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Environmental Controls I/IG

Lecture 14
Mechanical System Space Requirements
Mechanical System Exchange Loops
HVAC Systems
Mechanical Room Sizing
Mechanical Room
Contains primary equipment (boiler,
chiller, etc.)

Usually adjacent to other service areas


(loading docks, electrical substation,
transformer vault, etc.)

Generally away from public


entry

Include space for


service/maintenance
S: p. 398, F.10.18
Mechanical
Room Sizing
Generally sized
based on total
floor area in
building served

S: p.391, T.10.3
Mechanical
Room Sizing
Size mechanical
room space

Application
Square Footage

S: p.391, T.10.3
Mechanical
Room Sizing
Sizing Example

150,000 SF
Department Store

Mechanical Room: 3,200 sf

S: p. 391, T.10.3
Fan Room Sizing
Fan Rooms
Contain secondary
equipment (air handlers,
heat exchanger, etc.)

Usually adjacent to or
within area served

Include space for


service/maintenance

S: p. 418, F.10.42
Fan Rooms
Require connection/
access to fresh air

Require means of
discharging return air/
exhaust air

Minimum 25’ distance of


fresh air inlet away from
contaminant source
University of Michigan Hospital,
Ann Arbor, MI
Fan Room
Sizing
Generally sized
based on total
floor area of the
thermal zone in
building served

S: p. 392, T.10.4
Fan Room
Sizing
Size fan room

Application
Square Footage

S: p. 392, T.10.4
Fan Room
Sizing
Sizing Example

150,000 SF
Department Store

Fan Room: 5,200 sf


Fresh Air Inlet: 550 sf
Exhaust Air Outlet: 450 sf

S: p. 392, T.10.4
Fresh Air Inlets
Avoid contamination sources (25’ minimum)
 Loading docks
 Smoking areas
 Cooling Towers
 Exhaust air outlets
 Plumbing vents
 Others…
Mechanical System
Exchange Loops
Mechanical System Exchange Loops

Heat is removed/
added via heat
exchange loops.

S: p. 394, F.10.15
Mechanical System Exchange Loops

Cooling Mode

S: p. 394, F.10.15
Mechanical System Exchange Loops

Heating Mode

S: p. 394, F.10.15
Cooling Tower
Cooling Tower
Divided into a series of
cells for redundancy/
serviceability
Significant structural load:
Rooftop vs At-grade
Potential air
contamination
Locate based on
prevailing wind direction S: p.407, F. 10.30
Cooling Tower
Service access needed for
water treatment/debris
removal

Biocides can cause etching


on glass and other
surfaces
Minimum 25’ distance
away fresh air inlet or
fenestration University of Michigan Hospital,
Ann Arbor, MI
Cooling Tower
Sizing
Sizing Example

150,000 SF
Department Store

Cooling Tower: 560 sf

S: p.391, T.10.3
HVAC Systems
System Types
All-Air
Air-Water
All-Water
Unitary Refrigerant System
Selection Criteria
 Control capability and
flexibility required
 Environmental requirements
 Cost of construction
 Energy consumption
 System effficiency
All-Air Systems
Heating/cooling media delivered via air only

Advantages:
 Humidification & Heat recovery
 Complex zoning
 Close humidity & temperature control (exc. VAV)
 Can use outside air for economizer cycle

Disadvantages:
 Special care for maintenance access
 Supplemental perimeter radiation may be needed
 Higher volume of space needed
All-Air Systems
Single zone
Terminal reheat
Multizone
Dual duct
Variable air volume (VAV)
Single Zone
One thermostat controls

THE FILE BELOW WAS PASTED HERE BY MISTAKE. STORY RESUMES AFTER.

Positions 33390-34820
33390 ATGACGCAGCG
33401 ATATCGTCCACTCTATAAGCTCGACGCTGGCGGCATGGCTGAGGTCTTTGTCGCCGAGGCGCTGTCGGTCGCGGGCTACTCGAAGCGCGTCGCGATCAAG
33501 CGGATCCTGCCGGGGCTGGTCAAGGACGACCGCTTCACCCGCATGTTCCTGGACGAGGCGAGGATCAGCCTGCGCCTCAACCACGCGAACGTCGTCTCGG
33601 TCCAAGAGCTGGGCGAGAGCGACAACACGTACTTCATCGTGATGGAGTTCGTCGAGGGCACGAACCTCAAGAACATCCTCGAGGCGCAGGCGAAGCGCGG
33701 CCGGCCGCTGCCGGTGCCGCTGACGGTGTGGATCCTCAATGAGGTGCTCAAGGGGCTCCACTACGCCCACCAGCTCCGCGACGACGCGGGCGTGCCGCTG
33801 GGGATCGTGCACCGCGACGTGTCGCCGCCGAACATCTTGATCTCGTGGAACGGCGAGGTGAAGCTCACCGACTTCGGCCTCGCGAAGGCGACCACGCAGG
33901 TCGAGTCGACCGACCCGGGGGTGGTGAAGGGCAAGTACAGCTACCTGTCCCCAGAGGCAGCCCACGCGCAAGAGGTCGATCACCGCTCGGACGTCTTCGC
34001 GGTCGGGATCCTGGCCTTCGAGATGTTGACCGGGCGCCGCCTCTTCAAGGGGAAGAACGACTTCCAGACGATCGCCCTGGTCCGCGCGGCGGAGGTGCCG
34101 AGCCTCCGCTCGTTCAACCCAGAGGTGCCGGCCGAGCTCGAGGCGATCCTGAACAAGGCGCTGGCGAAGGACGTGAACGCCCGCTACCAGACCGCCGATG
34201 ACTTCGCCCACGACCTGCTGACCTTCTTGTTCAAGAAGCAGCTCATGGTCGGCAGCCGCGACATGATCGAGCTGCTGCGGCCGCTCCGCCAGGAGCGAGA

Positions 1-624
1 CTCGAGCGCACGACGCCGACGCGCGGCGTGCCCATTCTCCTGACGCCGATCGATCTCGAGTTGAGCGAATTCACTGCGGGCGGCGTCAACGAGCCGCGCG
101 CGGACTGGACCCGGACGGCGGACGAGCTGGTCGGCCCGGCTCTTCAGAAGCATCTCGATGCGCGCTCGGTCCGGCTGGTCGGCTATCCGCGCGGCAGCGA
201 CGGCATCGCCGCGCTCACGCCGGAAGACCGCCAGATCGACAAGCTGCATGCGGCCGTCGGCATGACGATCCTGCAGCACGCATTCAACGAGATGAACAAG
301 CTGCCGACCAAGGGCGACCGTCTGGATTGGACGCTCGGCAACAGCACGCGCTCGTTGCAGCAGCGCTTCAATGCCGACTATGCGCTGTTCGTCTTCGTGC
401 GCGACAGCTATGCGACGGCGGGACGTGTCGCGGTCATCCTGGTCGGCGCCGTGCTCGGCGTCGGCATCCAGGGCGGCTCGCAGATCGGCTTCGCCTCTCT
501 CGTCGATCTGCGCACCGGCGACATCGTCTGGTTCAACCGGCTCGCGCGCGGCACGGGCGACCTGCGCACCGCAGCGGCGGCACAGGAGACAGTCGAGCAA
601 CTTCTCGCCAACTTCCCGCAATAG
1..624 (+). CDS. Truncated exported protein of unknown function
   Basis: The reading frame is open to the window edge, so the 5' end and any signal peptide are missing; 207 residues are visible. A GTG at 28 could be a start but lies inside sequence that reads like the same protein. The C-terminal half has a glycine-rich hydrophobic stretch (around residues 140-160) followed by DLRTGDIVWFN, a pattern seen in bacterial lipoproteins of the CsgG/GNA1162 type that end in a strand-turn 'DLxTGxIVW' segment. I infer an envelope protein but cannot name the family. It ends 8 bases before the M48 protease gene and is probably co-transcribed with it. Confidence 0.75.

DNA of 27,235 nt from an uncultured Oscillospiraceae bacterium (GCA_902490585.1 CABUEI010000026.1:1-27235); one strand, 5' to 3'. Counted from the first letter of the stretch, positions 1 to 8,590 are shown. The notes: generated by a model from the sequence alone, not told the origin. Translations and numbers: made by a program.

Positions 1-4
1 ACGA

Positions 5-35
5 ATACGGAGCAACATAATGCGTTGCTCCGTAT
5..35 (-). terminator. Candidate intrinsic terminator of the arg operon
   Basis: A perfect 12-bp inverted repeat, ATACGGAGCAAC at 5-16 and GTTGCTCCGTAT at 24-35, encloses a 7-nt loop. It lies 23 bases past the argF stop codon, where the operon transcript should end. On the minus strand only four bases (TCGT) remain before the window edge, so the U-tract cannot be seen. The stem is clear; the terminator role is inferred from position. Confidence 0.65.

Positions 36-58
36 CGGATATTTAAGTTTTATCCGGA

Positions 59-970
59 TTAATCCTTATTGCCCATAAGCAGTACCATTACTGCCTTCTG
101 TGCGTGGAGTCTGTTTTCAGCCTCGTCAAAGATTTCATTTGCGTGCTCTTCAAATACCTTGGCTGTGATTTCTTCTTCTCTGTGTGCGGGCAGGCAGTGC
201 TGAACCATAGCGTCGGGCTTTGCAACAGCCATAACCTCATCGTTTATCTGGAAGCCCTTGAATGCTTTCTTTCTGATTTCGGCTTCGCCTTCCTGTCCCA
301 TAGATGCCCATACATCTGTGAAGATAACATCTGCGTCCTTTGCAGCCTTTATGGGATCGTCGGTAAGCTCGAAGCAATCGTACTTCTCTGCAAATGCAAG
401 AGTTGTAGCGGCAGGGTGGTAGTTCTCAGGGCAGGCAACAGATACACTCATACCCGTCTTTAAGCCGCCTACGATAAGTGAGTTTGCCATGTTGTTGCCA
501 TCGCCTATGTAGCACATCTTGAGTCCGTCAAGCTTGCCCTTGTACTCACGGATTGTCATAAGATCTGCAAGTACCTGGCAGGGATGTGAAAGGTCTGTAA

several rooms in a single
thermal zone

Applications requiring air


filtration and humidity
control

Uneven comfort for


multiple rooms
Terminal Reheat
One thermostat
controls one room as
a single thermal zone
with a reheat coil
control discharge air
temperature

Poor energy efficiency


Multizone
One thermostat controls
discharge dampers to
adjust air temperature
to each room

Small buildings with


limited distances for
duct runs

Simultaneous heating
and cooling
Dual Duct
One thermostat controls
mixing box for each room

Applications requiring
precise control of
temperature and
humidity

Energy inefficient
High maintenance
Expensive to build
Variable Air Volume
One thermostat controls
VAV valve for each room
and reduces airflow under
lower load

Applications where loads


vary significantly (offices,
schools)

Poor humidity control


Subcooling
Distribution Paths
Air may be distributed from the ceiling or the floor
Distribution Paths—Ceiling
Conventional distribution
is from the ceiling

Air discharge: 55ºF


Velocity is 100-500 fpm

S: p.431 F.10.54
Distribution Paths—Floor
Also known as
displacement cooling

Air discharge: 60+ºF


Velocity is slower than
ceiling discharge

Higher ceilings
S: p. 425, F.10.48

S: p. 387, F.10.12
Air-Water Systems
Heating/cooling media delivered via air and water

Advantages:
 Flexible placement
 Centralized humidity and filtration S: p. 388, F.10.13
 Space heating

Disadvantages:
 Condensation
 Noise

Induction

Fan Coil Unit


All-Water Systems
Heating/cooling media delivered via water only

Advantages:
 Flexible placement
 Space heating

Disadvantages:
 Condensation
 Noise
Fan Coil Unit
Fan draws air from room across coils

Flexible
Less space
Low cost

Noise
Poor ventilation/humidity
Maintenance
Condensation control
Simultaneous heating and cooling S: p. 390, F.10.14
Unitary Refrigerant System
Heating/cooling media delivered via local equipment

Advantages:
 Individual room control
 Independent heating and cooling
 Single zone affected by malfunction
 Low initial cost
 Reliability

Disadvantages:
 Short life
 Noise
 Humidity control
 Air filtration
 Ventilation

Through the wall air-conditioning

Heat pumps